FEATURE STORY

Beating the Slowdown in Zambia: Reducing Fiscal Vulnerabilities for Economic Recovery

October 11, 2016

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This copper mine in the city of Kitwe is located in the Copperbelt Province, one of the most developed commercial and industrial areas in the nation. A fall in global copper prices has contributed to slow economic growth.

© Arne Hoel, World Bank

STORY HIGHLIGHTS
  • A recently published World Bank policy note says falling copper prices and a power crisis have contributed to the country’s an economic slowdown
  • Absence of fiscal buffers has left the government with little room to maneuver in the face of the shocks, according to the policy note
  • The note also cites large fiscal deficits and inefficient government spending persist as sources of vulnerability for Zambia

LUSAKA, October 11, 2016 – Zambian policy makers, like others in commodity-exporting countries, have faced increasing challenges in the past two years, in the face of reduced demand from China and uncertain economic recovery in developed economies. For Zambia, falling copper prices and a power crisis have contributed to an economic slowdown, according to a recently published World Bank policy note.

Beating the Slowdown in Zambia: Reducing Fiscal Vulnerabilities for Economic Recovery, notes that Zambia recorded impressive economic growth for a decade from 2004, as copper prices soared on the back of global economic growth and increased demand from China. However, in 2015, real gross domestic product (GDP) growth slowed to an estimated 3.2%, its lowest rate since 1998. This relatively low growth was a result of falling copper prices and below average rainfall which led to a weaker 2014-15 harvest and lower reservoir levels, exacerbating an already growing power crisis characterised by daily power outages, according to the policy note. These pressures combined with the fiscal vulnerabilities to reduce investor confidence as the exchange rate depreciated rapidly, inflation spiked at over 20%, and a trade deficit returned after a nine-year absence.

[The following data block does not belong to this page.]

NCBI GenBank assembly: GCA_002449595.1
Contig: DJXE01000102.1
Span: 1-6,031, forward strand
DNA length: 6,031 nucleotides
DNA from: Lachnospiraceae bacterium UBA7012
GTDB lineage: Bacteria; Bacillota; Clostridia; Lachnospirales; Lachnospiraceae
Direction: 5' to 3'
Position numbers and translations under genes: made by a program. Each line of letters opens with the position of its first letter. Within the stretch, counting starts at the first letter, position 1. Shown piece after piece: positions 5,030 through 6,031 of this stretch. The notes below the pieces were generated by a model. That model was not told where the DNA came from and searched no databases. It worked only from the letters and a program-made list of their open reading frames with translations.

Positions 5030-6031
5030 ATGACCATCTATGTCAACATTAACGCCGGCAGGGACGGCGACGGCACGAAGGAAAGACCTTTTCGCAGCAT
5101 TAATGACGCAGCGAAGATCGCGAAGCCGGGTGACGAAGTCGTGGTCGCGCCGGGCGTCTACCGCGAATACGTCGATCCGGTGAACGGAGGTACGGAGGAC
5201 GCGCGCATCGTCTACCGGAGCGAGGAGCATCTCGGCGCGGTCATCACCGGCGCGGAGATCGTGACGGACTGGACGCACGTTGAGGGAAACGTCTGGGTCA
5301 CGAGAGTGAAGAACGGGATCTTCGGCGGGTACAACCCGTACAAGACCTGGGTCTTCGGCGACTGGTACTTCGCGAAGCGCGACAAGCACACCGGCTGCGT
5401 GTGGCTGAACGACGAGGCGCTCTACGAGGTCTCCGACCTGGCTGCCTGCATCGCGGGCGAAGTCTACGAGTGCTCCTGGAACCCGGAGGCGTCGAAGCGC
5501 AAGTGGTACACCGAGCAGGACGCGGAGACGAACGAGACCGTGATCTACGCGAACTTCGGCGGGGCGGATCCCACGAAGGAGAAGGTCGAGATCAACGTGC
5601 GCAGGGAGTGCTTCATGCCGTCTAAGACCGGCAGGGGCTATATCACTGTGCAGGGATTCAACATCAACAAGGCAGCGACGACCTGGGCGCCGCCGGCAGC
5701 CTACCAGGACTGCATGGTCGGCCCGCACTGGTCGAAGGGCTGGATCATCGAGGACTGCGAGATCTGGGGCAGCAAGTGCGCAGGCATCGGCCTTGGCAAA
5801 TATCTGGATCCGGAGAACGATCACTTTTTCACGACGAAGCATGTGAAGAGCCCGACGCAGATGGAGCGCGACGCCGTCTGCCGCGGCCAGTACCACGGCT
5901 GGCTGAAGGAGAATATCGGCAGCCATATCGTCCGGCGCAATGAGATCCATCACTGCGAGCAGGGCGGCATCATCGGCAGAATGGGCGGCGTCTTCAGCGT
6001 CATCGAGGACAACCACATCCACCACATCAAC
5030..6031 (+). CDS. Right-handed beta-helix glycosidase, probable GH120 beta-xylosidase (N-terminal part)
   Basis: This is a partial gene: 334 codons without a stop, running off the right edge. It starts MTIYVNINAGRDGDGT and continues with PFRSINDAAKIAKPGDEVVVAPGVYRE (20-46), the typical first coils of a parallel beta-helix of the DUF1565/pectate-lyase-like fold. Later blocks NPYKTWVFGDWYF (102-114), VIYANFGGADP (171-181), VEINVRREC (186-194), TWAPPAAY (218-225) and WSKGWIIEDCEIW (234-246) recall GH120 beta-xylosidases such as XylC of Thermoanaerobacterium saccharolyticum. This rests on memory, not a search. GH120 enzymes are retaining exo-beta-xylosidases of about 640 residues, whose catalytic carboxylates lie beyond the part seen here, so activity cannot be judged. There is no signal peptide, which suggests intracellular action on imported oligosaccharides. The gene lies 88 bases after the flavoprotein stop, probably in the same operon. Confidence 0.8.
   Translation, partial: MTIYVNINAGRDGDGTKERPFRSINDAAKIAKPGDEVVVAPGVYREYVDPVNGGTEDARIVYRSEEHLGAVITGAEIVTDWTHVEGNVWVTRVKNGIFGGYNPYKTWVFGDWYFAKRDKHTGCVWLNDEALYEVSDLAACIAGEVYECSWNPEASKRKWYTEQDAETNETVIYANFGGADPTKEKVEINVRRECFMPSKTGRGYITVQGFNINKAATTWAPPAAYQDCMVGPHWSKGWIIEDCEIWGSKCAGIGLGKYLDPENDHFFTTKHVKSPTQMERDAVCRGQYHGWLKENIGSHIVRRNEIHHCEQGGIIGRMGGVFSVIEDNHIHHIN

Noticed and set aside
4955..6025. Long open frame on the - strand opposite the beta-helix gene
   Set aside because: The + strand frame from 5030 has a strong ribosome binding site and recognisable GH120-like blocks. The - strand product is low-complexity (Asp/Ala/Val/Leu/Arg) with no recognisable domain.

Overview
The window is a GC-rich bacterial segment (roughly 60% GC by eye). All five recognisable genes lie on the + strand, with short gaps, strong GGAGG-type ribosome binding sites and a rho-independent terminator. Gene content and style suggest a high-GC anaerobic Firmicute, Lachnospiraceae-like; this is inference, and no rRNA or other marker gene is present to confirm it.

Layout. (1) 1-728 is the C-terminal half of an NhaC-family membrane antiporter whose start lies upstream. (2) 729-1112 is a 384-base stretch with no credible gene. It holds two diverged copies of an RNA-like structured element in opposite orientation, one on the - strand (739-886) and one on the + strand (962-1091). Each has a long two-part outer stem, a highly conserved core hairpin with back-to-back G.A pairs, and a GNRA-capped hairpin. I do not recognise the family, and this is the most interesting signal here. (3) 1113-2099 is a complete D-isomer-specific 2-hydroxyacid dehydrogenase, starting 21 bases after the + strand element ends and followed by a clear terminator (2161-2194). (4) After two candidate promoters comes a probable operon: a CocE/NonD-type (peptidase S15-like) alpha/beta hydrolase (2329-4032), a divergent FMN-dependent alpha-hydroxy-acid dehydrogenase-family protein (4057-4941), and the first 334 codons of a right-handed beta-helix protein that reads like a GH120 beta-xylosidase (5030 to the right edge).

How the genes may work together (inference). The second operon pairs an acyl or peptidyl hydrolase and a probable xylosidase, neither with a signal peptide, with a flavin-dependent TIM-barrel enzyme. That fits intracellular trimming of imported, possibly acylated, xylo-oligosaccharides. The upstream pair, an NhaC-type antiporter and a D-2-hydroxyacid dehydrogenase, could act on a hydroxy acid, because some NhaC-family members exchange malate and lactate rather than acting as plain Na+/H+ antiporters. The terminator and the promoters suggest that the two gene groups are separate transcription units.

“What remains critical is that any reduction in the fiscal deficit is planned and managed carefully,” said Gregory Smith, World Bank senior country economist for Zambia and an author of the report. “A disorderly and incomplete adjustment will not restore market confidence. A too severe or too quick adjustment will undermine growth.”

Large fiscal deficits and inefficient government spending persist as sources of vulnerability for Zambia, limiting the scope for rapid economic recovery. Year-on-year increases in public expenditure, funded by external borrowing, have increased the cost of maintaining macroeconomic stability and placed the burden on monetary policy and the private sector. The absence of fiscal buffers has left Government with little room to maneuver in the face of the shocks and has limited fiscal space to sustainably compensate for slower growth, rising costs and recent job losses.

The policy note examines Zambia’s fiscal vulnerabilities and the costs associated with its expansionary, subsidy-oriented fiscal policy. It then sets out the benefits of coordinating fiscal policy with monetary policy in a way that is mutually reinforcing and beneficial to private sector investment, instead of having the two pull in opposite directions, as is currently the case. Finally, it makes recommendations to help shift the fiscal position to a more sustainable path and in turn improve market confidence and the prospects for sustainable economic recovery. The policy note complements the June 2016 economic brief, Beating the Slowdown: Making Every Kwacha Count.


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